I was intrigued by all the Harry Potter references but if you’re not a Potterhead, there’s still tons for you to see in Porto.
From the handcrafted pastries to the art nouveau buildings to the manicured gardens, everything was filled with decadence (I’ve never eaten any pastries that good outside out of Paris) and extravagance, yet we never once experienced the aftermath of wallet regret.
After staying Portugal for a month, we fell in love with this laid-back yet extravagant city.
Even their McDonald’s was out of this world. If you don’t believe me, just look at this picture:
There’s a chandelier! In a fricking McDonald’s!
If you’ve never ordered a big Mac under a chandelier, surrounded by art nouveau splendour, you’re missing out.
You can’t leave Porto without trying their specialty, the “Francesinha”, a steak sandwich covered with cheese and a “special Francesinha sauce”—which tastes like someone dropped a croque-monsieur into a vat of cheese and gravy. Just make sure you wear your stretchy pants that day.
The best one we’ve had was at Café Santiago. If you go on the weekend, be prepared for a line up.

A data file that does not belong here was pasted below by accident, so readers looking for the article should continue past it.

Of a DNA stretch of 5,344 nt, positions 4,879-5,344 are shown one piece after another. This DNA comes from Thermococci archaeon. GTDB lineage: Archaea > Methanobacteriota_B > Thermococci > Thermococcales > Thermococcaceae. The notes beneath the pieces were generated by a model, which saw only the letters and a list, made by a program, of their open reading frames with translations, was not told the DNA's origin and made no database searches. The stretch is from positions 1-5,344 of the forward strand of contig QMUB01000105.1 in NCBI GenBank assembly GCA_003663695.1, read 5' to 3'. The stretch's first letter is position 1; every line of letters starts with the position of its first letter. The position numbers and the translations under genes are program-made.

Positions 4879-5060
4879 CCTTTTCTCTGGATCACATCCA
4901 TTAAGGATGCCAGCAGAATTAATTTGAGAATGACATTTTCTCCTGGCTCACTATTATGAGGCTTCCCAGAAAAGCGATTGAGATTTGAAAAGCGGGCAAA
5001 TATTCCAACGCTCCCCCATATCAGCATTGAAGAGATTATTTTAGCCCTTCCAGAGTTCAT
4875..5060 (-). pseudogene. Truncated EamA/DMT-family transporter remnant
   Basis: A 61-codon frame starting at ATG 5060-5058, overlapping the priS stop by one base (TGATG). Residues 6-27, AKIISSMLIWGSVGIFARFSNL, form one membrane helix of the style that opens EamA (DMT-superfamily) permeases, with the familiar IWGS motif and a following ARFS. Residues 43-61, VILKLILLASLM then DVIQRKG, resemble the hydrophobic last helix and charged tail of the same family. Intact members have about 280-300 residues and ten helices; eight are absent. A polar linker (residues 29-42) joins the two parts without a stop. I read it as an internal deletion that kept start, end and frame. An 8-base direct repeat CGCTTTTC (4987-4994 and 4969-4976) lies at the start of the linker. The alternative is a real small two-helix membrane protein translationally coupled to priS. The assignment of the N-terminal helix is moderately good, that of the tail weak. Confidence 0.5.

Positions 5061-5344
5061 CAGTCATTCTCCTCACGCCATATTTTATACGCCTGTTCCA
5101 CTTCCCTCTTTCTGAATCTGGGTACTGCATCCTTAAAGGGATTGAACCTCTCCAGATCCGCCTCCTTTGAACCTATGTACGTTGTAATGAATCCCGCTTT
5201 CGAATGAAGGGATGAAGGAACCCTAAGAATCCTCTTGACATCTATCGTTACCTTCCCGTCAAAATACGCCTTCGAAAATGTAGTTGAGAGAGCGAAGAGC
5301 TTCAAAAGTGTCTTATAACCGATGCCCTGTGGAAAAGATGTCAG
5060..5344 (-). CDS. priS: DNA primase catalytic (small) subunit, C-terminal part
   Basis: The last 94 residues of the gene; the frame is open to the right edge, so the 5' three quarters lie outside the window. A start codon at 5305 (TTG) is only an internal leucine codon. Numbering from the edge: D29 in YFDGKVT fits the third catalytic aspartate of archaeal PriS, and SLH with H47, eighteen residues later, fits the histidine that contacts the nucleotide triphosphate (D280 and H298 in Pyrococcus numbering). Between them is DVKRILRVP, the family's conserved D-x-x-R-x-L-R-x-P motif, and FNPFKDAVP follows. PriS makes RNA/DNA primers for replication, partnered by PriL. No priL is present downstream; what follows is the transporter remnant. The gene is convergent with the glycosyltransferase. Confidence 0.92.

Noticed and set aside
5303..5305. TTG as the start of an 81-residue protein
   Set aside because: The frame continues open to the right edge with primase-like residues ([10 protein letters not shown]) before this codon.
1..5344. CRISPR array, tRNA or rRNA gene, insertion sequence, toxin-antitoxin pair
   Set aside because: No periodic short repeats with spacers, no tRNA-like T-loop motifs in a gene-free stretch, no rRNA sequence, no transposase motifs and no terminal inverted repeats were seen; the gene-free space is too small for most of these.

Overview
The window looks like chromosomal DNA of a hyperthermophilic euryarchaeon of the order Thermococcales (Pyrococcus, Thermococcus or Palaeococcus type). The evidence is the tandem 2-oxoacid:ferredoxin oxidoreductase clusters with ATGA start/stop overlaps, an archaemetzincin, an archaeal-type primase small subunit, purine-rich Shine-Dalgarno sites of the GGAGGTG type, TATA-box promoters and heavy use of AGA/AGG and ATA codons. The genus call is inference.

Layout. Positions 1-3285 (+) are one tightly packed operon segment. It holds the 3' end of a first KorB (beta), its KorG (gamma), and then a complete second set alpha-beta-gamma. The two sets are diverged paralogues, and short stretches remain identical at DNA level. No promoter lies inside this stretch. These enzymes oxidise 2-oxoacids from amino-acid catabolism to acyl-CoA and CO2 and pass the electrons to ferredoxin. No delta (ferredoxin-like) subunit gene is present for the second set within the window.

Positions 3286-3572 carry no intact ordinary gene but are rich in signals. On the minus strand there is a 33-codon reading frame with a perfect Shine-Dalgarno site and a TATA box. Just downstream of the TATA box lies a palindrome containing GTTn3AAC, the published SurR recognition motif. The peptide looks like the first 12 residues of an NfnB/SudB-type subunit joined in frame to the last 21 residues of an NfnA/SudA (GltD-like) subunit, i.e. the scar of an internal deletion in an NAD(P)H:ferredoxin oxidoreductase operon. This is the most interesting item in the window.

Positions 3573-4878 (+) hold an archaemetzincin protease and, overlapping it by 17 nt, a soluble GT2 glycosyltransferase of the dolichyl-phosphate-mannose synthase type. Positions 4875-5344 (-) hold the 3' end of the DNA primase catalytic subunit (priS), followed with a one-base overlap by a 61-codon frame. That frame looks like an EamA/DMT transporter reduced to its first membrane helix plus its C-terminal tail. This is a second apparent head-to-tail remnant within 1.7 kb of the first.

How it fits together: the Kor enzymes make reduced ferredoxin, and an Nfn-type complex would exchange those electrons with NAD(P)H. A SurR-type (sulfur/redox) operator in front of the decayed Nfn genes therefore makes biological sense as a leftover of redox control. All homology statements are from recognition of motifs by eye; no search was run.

Another favourite place for us to grab a bite to eat is the Petunia café, near Case de la Musica (which conveniently is where our AirBnb was located). We kept getting a “prego,” which is basically a steak sandwich with mustard. Another simple yet satisfying Portuguese staple. Be sure to get it extra juicy and “mal passado,” or rare.
If you’re more into the international food scene you could also get sushi buffet:
The cost? A ridiculously low 7.50 Euros per person for all you can eat:
Fun fact: Did you know that tempura was introduced to Japan by early Portuguese missionaries?
Another fun fact: Apparently, the people of Porto are referred to as “Tripeiros”, or Tripe-eaters. Back in the 1400s, the citizens of Porto would give up higher quality cuts of meat for their sailors and merchants, who needed as much food as possible to sail great distances and bring back wealth via trading and exploration. The citizens would eat the leftover cuts like tripe and proudly call themselves “tripe eaters” to celebrate their heroic sacrifice. As a result, “Tripas à moda do Porto”, a soupy dish with tripe, white beans, and carrots is still widely enjoyed in Porto today.